By Binzak Azeez
Scholarly studies have proven domestic violence as a global menace in human relationship. It ranges from emotional degradation, psychological trauma, physical assault, sexual abuse and other dispositions adopted to subjugate a spouse, romantic partner or a family member.
Domestic violence transcends gender classification according to a report by a civil rights group, Parity Movement which advocates for equality between men and women in the United Kingdom. It was reported that 40% of domestic violence victims are male. Many conceal the challenge to conform with social context which places vigorous standards on masculinity, while the reported cases are often ignored by police.
The Parity Movement report does not gain widespread acceptance. The public notion still places the female gender at highly vulnerable scale of domestic violence. The European Union Agency for Fundamental Rights (FRA) 2014 report also corroborated the existing vast impression on domestic violence. The survey indicated that one in ten women gathered randomly has experienced either sexual assault or stalking. In 2017, the World Health Organization (WHO) estimated the victims of domestic violence at one in three women.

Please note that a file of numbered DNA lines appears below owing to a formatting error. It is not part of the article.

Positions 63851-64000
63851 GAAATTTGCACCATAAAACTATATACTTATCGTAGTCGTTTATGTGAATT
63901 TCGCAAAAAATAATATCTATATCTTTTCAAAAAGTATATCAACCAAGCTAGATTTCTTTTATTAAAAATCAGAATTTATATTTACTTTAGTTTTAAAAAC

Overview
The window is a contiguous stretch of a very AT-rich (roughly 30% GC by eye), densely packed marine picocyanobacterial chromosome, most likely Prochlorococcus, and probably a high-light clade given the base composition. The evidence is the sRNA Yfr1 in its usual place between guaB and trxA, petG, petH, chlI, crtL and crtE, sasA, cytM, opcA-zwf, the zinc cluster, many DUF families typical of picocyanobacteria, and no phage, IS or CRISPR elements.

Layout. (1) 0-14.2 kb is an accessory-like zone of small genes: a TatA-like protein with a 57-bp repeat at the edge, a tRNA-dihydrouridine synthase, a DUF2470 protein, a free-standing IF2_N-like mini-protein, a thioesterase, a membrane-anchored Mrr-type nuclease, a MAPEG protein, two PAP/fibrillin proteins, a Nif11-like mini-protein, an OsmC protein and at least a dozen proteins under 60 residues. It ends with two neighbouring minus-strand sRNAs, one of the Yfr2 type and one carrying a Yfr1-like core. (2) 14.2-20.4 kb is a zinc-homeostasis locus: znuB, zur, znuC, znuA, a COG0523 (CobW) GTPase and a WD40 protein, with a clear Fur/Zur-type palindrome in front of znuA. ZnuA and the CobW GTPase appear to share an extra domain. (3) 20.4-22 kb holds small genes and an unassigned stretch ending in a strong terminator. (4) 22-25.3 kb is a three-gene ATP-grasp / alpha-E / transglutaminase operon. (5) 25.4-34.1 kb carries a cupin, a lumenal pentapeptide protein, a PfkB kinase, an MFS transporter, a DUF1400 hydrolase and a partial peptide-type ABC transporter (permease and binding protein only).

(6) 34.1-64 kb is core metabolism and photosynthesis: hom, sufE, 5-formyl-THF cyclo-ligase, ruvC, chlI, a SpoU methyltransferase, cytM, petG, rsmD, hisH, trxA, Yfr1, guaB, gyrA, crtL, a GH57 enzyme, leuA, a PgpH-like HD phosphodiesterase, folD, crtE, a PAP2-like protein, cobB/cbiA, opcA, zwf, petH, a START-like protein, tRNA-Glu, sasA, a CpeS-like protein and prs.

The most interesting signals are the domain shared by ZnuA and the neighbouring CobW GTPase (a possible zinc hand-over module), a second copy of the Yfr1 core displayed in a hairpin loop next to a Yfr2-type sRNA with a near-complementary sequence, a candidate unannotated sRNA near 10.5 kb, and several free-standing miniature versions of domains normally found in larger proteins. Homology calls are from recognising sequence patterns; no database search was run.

The first wave of feminist ideology was oriented on struggle for political equality. The contemporary challenge of domestic violence drew the feminists’ attention to social and cultural inequalities. The feminists’ struggle has recorded tremendous impacts against this menace across the USA, Europe and Asia. Domestic violence has not been subtly mitigated in these domains; it only subsists.
Ironically, domestic violence has sporadically increased in African settings. In Nigeria, the BioMed Central (BMC) Women’s Health 2018 report stated that almost one in four women have experienced intimate partner violence. A three – day national protest was staged by the South African women against gender based violence in 2019. Amnesty International has also raised concern over the growing violence on women in Ghana, Gambia, Libya and Cameroon.
The African feminists should desist from tackling domestic violence in isolation; in a bid to accurately nail the menace. The social – political crisis in African settings is a contributory factor to this vice. The political architecture which debases human dignity has placed human survival in the hands of the fittest. A nation which is designed to favour the few has branded the perceived weaker gender as a means to an end.
The struggle against domestic violence would remain an exercise in futility except the current political landscape is overhauled. The Nigeria’s Violence Against Persons (Prohibition) Act, 2015, the Ghana’s Domestic Violence Act, 2007, the South Africa’s Domestic Violence Act, 1998, among other extant laws are impracticable in the fascist settings. Therefore, the feminists must team up with the mainstream anti- political establishment movements to achieve an enabling abode for all.